By A. M. Sullivan
From the Atlas and Cyclopedia of Ireland (1900)
HOW THE "REFORMATION " WAS ACCOMPLISHED IN ENGLAND, AND HOW IT WAS RESISTED IN IRELAND.
I HAVE so far called the event, usually termed the Reformation, a politico-religious revolution, and treated of it only as such. With phases of religious belief or the propagandism of new religious doctrines, unless in so far as they affected political events or effected marked national changes, I do not purpose dealing in this story. As a matter of fact, however, the Reformation was during the reign of Henry much less of a religious than a political revolution. The only points Henry was particular about were the matters of supremacy and church property. For a long period the idea of adopting the new form of faith in all its doctrinal sequence seemed quite foreign to his mind. The doctrine, firstly, that he, Henry, was supreme king, spiritual as well as temporal, within his own realms; the doctrine, secondly, that he could, in virtue of such spiritual supremacy, give full rein to his. beastly lusts, and call concubinage marriage; and lastly, that whatever property the church possessed, bequeathed for pious uses, he might rob and keep for himself, or divide as bribes between his abetting nobles, legislators, and statesmen—these were the "reforms," so-called, upon which the king set most value. Other matters he allowed for a time to have their way; at least it was so wherever difficulty was anticipated in pulling down the old and setting up new forms of worship.
Thus we find the king at the same time sending a "reforming" archbishop to Dublin while sanctioning prelates of the old faith in other dioceses, barely on condition of taking the oath of allegiance to him. Doctrine or theology had scarcely any concern for him or his statesmen, and it is clear and plain to any student of history that if the Catholic Church would only sanction to him his polygamy, and to them the rich plunder they had clutched, they would never have gone further, and would still be wondrous zealous "defenders of the faith." But the Catholic Church, which could have avoided the whole disaster at the outset by merely suffering one lawful wife to be unlawfully put away, was not going to compromise, with him or with them, an iota of sacred truth or public morality, much less to sacrifice both wholesale after this fashion. So, in time, the king and his party saw that having gone so far, they must needs go the whole way. Like the panther that has tasted blood, their thirst for plunder was but whetted by their taste of church spoil. They should go further or they might lose all. They knew right well that of these spoils they never could rest sure as long as the owner, the Catholic Church, was allowed to live; so to kill the church outright became to them as much of a necessity as the sure "dispatching" of a half-murdered victim is to a burglar or an assassin. Had it not been for this question of church property—had there been no plunder to divide—in all human probability there would have been no "reformation" consummated in these countries. But by the spoils of the sanctuary Henry was able to bribe the nobles to his side, and to give them such an interest in the utter abolition of catholicity and the perpetuation of the new system, that no king or queen coming after him would be able permanently to restore the old order of things.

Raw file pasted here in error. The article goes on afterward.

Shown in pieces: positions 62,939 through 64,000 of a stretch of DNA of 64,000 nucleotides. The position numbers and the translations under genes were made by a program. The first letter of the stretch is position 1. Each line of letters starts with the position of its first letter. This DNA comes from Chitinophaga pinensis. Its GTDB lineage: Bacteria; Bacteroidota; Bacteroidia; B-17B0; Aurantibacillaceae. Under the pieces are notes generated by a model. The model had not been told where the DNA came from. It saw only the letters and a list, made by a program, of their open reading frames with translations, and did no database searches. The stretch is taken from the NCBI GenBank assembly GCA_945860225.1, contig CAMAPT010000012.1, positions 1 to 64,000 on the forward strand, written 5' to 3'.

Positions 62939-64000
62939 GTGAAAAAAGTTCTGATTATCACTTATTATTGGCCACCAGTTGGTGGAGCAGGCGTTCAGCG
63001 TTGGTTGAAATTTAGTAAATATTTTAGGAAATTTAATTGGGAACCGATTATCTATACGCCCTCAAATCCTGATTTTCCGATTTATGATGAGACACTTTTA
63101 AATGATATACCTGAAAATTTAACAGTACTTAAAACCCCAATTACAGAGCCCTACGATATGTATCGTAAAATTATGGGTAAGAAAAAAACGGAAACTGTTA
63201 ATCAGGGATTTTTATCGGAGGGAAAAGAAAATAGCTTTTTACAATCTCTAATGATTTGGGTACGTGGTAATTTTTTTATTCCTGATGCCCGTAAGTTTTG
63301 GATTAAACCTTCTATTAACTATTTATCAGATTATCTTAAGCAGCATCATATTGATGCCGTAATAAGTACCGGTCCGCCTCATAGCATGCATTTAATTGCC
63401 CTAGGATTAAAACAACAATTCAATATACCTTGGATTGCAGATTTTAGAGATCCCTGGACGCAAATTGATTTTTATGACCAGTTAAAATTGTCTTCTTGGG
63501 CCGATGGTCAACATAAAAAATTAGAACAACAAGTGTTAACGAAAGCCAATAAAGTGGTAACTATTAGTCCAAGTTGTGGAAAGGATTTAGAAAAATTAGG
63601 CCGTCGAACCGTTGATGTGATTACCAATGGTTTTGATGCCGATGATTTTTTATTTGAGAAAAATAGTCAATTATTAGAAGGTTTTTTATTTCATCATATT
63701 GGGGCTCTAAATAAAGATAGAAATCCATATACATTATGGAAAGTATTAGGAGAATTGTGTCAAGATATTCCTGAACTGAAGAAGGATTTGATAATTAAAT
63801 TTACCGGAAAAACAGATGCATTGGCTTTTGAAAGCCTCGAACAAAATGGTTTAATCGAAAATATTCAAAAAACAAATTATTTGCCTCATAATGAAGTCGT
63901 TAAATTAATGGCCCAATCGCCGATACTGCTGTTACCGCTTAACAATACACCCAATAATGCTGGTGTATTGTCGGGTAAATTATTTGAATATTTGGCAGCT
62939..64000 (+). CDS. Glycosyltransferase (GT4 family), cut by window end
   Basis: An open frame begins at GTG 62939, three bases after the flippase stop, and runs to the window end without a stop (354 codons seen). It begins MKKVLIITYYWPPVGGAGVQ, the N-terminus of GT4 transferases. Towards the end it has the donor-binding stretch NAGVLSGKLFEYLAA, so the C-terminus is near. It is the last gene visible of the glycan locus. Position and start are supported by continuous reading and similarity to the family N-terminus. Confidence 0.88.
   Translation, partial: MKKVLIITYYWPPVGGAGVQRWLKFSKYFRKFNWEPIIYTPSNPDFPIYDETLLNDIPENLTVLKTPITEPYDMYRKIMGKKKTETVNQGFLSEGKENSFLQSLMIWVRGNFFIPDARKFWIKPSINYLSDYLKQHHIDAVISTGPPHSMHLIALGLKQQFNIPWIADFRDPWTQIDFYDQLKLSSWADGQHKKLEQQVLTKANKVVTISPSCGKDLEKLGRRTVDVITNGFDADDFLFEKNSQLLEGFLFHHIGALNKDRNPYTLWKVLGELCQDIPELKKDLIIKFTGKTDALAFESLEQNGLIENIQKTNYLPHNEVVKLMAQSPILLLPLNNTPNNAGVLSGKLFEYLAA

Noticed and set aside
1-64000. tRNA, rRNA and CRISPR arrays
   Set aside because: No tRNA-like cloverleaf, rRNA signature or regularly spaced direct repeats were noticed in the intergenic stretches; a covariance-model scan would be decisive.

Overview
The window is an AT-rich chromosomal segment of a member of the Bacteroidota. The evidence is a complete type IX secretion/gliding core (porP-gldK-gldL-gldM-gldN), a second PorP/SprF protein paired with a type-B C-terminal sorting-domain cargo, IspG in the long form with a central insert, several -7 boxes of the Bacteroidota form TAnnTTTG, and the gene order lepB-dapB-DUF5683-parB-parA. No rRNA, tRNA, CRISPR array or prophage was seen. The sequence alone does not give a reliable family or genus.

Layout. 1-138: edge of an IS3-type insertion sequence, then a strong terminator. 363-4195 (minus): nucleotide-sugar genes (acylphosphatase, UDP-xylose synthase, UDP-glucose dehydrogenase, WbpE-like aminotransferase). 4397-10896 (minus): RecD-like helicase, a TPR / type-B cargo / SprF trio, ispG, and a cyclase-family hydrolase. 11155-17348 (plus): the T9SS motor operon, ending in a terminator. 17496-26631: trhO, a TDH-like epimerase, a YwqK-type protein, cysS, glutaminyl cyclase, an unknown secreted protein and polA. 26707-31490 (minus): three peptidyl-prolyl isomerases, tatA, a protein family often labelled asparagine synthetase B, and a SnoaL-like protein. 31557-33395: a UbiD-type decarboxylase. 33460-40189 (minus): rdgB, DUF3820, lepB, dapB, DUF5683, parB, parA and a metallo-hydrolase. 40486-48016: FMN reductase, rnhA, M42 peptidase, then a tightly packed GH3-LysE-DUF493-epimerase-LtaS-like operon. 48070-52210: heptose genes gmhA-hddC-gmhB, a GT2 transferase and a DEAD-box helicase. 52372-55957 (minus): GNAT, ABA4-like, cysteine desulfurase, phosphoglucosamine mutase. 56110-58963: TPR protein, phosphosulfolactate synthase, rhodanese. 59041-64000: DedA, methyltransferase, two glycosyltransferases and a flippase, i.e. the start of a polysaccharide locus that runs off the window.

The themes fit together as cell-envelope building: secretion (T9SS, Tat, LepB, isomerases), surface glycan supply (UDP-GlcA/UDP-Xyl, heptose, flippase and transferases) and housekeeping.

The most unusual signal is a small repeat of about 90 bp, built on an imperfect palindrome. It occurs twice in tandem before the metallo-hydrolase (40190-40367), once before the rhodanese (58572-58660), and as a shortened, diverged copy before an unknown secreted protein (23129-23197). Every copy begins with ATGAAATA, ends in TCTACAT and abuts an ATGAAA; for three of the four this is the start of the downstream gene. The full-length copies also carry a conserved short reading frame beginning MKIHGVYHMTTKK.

Here the reflection at once confronts us—what a mean, sordid, worldly-minded kennel these same "nobles" must have been! Ay, mean and soulless indeed! If there was any pretense of religious convictions having anything to say in the business, no such reflection would arise; no such language would be seemly. But few or none of the parties cared to get up even a semblance of interest in the doctrinal aspect of the passing revolution. One object, and one alone, seemed fixed before their gaze—to get as much as possible of "what was going;" to secure some of the loot,and to keep it. Given this one consideration, all things else might remain or be changed a thousand times over for all they cared. If any one question the correctness of this estimate of the conduct of the English and Anglo-Irish lords of the period before us, I need only point to the page of authentic history. They were a debased and cowardly pack. As long as Henry fed them with bribes from the abbey lands, they made and unmade laws "to order" for him. He asked them to declare his marriage with Catherine of Aragon invalid—they did it; his marriage with Anne Boleyn lawful—they did it; this same marriage unlawful and its fruits illegitimate—-they did it; his marriage with Jane Seymour lawful—they did it. In fine they said and unsaid, legitimatized and illegitimatized, just as he desired. Nor was this all. In the reign of his child, Edward, they enacted every law deemed necessary for the more complete overthrow of the ancient faith and the setting up of the new.
But no sooner had Mary come to the throne than these same lords, legislators, and statesmen instantaneously wheeled around, beat their. breasts, became wondrously pious Catholics, whined out repentantly that they had been frightful criminals; and, like the facile creatures that they were, at the request of Mary, or to please her. undid in a rush all they had been doing during the two preceding reigns—but all on one condition, most significant and most necessary to mark, viz.: that they should not be called upon to give back the stolen property! Again a change on the throne, and again they change! Elizabeth comes to undo all that Mary had restored, and lo! the venal lords and legislators in an instant wheel around once more; they decree false and illegitimate all they had just declared true and lawful; they swallow their own words, they say and unsay, they repeal and re-enact, do and undo, as the whim of the queen, or the necessity of conserving their sacrilegious robberies dictates!